Can the past ever be forgotten?
As soon as nurse Maura Lyle sets foot inside the foreboding Essen Grange, she feels shivers ripple down her spine. And the sense of unease only increases when she meets her new patient, Gordon Henderson.
Drawn into the Henderson family’s tangled web of secrets and betrayals, Maura can ignore the danger lurking behind every door no longer. Even the door she has been forbidden from opening…
Essen Grange is a house with dark and cruel intentions. But now that darkness has turned on her, can Maura escape before it’s too late?
The chilling new novel from the bestselling author of The Lost Child and The Silent Girls. Perfect for fans of Erin Kelly, Claire Mackintosh and Tracy Buchanan.
A clutch of people had gathered to see the breaking of the earth, their breath mingling in the cool morning air where it lingered and collected as a cloud of light mist. They watched as giant metal teeth bit into the ground, tearing it asunder in the name of progress. Some clapped, others thrust their hands deep into their pockets and huffed out stale air in small wet puffs as that thing called progress made its mark on dead land.
A single watcher stood firm and still, refusing to show reaction and wondering how long it would be before old, long-extinguished life would be revealed. Her bones had been planted long ago. Her flesh had nourished the earth and made gluttons of the worms while maggots had grown fat on the meat and the memory of her. The watcher wondered if any human remembered her now. If they didn’t, they would soon. The metal teeth were chewing the earth a mere fifty feet from where she lay; it was just a matter of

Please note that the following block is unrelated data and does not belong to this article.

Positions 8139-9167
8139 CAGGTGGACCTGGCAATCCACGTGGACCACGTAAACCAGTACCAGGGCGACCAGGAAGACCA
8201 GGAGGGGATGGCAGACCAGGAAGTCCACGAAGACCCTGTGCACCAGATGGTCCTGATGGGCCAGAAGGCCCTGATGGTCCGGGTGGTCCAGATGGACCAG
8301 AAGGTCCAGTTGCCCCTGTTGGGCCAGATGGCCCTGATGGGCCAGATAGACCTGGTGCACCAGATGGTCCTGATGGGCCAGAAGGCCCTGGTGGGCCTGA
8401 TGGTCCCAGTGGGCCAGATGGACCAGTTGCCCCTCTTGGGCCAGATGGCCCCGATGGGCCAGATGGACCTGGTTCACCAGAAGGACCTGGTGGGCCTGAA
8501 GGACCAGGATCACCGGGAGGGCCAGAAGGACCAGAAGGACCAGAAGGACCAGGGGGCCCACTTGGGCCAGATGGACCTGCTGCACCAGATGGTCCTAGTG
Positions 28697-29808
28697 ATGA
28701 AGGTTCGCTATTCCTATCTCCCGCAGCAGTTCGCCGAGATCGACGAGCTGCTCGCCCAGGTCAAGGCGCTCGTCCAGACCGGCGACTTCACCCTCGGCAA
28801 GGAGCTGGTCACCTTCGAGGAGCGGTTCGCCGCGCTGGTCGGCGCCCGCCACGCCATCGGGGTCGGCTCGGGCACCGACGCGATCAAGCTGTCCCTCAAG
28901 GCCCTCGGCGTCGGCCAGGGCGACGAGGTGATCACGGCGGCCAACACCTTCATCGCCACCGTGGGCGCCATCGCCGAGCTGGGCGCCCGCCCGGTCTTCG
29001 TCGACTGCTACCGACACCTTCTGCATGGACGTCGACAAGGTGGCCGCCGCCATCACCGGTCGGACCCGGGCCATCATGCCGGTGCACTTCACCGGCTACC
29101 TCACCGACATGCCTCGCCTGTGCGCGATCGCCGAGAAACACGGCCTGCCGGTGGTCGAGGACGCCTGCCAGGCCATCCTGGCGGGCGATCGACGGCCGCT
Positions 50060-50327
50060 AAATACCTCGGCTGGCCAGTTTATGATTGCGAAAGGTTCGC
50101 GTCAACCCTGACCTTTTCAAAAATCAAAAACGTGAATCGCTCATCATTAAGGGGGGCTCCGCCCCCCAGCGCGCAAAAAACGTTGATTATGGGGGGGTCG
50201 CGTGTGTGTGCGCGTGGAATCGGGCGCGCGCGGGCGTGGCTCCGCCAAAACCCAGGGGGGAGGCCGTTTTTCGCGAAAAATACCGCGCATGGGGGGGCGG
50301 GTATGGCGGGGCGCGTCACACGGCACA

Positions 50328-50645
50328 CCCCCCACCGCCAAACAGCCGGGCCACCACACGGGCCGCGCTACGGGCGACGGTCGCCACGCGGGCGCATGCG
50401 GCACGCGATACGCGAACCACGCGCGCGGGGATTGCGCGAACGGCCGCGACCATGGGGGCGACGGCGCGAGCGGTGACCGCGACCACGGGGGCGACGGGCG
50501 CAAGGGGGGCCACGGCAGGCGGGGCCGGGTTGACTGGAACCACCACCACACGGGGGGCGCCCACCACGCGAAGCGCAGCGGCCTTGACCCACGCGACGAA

time. When she saw the light of day again she would be greeted with an urgency she had never known in life. They would want to know all about her then. The watcher was sure of it.
A glance towards the proud developer, who oozed abundance in his expensive coat, who rubbed his hands in anticipation at what he believed would come. Wealth, recognition, kudos. The watcher smiled with a wry twist of the mouth. The man might as well build his houses out of glass and pray that no one would cast the first stone. It was all as fragile as that. They were standing on a teetering precipice between past and present, on earth as crumbling and friable as that which fell in crumbs and clods from the bucket of the JCB.
The watcher turned away and began to walk. All things must come to an end and the peace of Essen Grange would come to an end too. The watcher could feel it and hear it in the grind of the machinery. Everything that was familiar and safe was breathing its last in the screech of metal and gears.
The watcher was as broken as the ground that was succumbing to change. Everything had to alter eventually and the bones would mark the beginning.
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